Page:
Collectors looking to own a little piece of author Truman Capote will get their wish – literally – when an urn containing his memorial ashes goes up for auction in California next month.
The writer’s remains will be offered amongst a collection of memorabilia from the estate of his close friend Joanne Carson, former wife of the legendary TV host Johnny Carson.
"I am sure people are going to think this is disrespectful, but this is a fact: Truman Capote loved the element of shock," auctioneer Darren Julien told Vanity Fair magazine. “He loved publicity. And I’m sure he’s looking down laughing and saying ‘That’s something I would have done.’"
Capote and Carson had begun their close friendship back in 1966, the year after Capote’s masterpiece ‘In Cold Blood’ had catapulted him into the limelight.
The outrageous writer often spent his summer months at Carson’s home in Bel Air, and later on lived with her during his final years, before passing away in August 1984 due to liver disease and multiple drug intoxication.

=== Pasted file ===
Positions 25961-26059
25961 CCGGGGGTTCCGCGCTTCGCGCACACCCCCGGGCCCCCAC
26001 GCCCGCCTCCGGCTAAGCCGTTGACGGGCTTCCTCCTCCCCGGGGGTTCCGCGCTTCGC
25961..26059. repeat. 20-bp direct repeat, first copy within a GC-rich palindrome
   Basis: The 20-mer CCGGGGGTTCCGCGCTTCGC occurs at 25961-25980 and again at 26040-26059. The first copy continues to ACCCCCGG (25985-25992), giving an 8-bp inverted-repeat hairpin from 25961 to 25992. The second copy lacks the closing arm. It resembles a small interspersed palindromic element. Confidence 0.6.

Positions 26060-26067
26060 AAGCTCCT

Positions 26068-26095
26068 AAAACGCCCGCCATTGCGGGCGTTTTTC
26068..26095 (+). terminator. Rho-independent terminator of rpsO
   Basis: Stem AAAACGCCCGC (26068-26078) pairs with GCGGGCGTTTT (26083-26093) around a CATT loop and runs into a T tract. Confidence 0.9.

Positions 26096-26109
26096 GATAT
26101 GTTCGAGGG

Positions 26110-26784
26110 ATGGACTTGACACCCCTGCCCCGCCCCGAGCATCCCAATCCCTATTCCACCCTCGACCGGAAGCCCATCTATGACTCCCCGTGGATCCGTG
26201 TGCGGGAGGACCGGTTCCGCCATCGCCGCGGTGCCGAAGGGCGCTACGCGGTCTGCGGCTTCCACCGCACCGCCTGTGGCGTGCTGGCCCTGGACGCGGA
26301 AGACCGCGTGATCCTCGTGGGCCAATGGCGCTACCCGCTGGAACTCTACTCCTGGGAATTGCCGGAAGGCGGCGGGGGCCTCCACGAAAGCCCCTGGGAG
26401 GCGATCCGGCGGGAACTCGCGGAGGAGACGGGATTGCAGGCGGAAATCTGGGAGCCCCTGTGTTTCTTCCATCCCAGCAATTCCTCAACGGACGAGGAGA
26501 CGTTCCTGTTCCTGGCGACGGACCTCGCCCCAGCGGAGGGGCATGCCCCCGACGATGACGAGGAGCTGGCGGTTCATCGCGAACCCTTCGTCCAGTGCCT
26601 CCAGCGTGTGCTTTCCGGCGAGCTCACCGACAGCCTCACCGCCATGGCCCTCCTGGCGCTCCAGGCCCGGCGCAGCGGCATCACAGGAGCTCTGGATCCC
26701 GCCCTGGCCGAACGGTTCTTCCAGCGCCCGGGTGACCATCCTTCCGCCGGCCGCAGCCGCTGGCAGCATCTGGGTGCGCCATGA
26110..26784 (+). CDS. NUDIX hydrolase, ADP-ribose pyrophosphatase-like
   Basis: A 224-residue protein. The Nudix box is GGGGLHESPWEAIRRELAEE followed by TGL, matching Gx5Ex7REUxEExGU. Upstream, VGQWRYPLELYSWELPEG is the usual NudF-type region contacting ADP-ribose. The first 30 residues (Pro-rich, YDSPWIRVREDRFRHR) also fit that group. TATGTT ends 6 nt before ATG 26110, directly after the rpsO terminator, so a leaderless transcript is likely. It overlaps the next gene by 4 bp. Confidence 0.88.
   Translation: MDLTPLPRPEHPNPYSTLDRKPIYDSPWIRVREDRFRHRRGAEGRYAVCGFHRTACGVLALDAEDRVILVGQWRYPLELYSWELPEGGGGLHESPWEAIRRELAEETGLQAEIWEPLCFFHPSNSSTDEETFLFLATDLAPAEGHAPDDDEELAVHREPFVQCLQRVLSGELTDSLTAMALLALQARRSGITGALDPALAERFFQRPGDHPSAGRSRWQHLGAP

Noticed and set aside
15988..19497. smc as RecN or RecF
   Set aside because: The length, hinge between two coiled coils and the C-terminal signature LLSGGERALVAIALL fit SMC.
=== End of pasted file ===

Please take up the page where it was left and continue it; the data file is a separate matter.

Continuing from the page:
His ashes were shared between Carson and Capote’s longtime companion, author Jack Dunphy, and Carson kept her urn in the writing room where Capote died.
However, the writer had a couple more scandalous adventures in him yet, and had only been resting in relative peace for four years before his remains were stolen during a Halloween party in 1988.
The ashes were mysteriously returned to the property six days later, but then stolen once more when they were taken to a performance of the hit 1989 play Tru, although the thief was caught before he escaped the theatre.
Now they’re heading to the auction block with an estimate of $4,000 – $6,000, in a final chapter which even Capote himself would have been proud of.
Joanne Carson passed away in 2015, and the auction also includes further pieces of Capote memorabilia from her estate, such as prescription pill bottles, a collection of his personally-owned research books, a selection of his hats, shirts and cufflinks, and even the outfit he was reportedly wearing when he died.
The Julien’s Icons & Idols sale takes place in Los Angeles on September 23.